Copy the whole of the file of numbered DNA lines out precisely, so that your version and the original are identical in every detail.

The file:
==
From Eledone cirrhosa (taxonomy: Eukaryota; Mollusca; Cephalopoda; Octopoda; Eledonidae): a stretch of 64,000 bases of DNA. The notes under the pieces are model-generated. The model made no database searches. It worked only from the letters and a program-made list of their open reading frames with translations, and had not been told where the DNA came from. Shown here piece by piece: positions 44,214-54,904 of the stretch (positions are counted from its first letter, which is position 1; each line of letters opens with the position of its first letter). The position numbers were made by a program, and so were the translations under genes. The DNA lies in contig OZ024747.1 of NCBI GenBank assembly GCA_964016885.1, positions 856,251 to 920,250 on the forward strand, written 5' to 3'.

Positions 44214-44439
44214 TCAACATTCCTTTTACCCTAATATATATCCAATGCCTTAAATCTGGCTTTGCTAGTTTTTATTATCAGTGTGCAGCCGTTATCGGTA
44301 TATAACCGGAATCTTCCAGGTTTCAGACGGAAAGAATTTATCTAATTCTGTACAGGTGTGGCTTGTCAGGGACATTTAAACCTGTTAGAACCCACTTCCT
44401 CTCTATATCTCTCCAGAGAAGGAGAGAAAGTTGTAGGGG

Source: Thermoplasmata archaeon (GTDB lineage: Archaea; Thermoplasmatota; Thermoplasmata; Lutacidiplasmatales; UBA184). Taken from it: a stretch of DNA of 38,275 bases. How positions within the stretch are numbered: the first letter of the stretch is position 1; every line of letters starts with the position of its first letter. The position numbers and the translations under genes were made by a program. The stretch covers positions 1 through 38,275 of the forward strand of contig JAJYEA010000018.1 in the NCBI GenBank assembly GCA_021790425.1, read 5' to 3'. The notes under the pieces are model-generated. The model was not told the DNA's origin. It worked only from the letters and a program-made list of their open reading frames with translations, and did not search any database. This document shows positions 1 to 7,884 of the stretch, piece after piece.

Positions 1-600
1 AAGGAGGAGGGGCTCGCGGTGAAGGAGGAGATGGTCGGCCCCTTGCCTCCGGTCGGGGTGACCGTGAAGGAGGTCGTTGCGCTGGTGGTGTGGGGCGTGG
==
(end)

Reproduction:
From Eledone cirrhosa (taxonomy: Eukaryota; Mollusca; Cephalopoda; Octopoda; Eledonidae): a stretch of 64,000 bases of DNA. The notes under the pieces are model-generated. The model made no database searches. It worked only from the letters and a program-made list of their open reading frames with translations, and had not been told where the DNA came from. Shown here piece by piece: positions 44,214-54,904 of the stretch (positions are counted from its first letter, which is position 1; each line of letters opens with the position of its first letter). The position numbers were made by a program, and so were the translations under genes. The DNA lies in contig OZ024747.1 of NCBI GenBank assembly GCA_964016885.1, positions 856,251 to 920,250 on the forward strand, written 5' to 3'.

Positions 44214-44439
44214 TCAACATTCCTTTTACCCTAATATATATCCAATGCCTTAAATCTGGCTTTGCTAGTTTTTATTATCAGTGTGCAGCCGTTATCGGTA
44301 TATAACCGGAATCTTCCAGGTTTCAGACGGAAAGAATTTATCTAATTCTGTACAGGTGTGGCTTGTCAGGGACATTTAAACCTGTTAGAACCCACTTCCT
44401 CTCTATATCTCTCCAGAGAAGGAGAGAAAGTTGTAGGGG

Source: Thermoplasmata archaeon (GTDB lineage: Archaea; Thermoplasmatota; Thermoplasmata; Lutacidiplasmatales; UBA184). Taken from it: a stretch of DNA of 38,275 bases. How positions within the stretch are numbered: the first letter of the stretch is position 1; every line of letters starts with the position of its first letter. The position numbers and the translations under genes were made by a program. The stretch covers positions 1 through 38,275 of the forward strand of contig JAJYEA010000018.1 in the NCBI GenBank assembly GCA_021790425.1, read 5' to 3'. The notes under the pieces are model-generated. The model was not told the DNA's origin. It worked only from the letters and a program-made list of their open reading frames with translations, and did not search any database. This document shows positions 1 to 7,884 of the stretch, piece after piece.

Positions 1-600
1 AAGGAGGAGGGGCTCGCGGTGAAGGAGGAGATGGTCGGCCCCTTGCCTCCGGTCGGGGTGACCGTGAAGGAGGTCGTTGCGCTGGTGGTGTGGGGCGTGG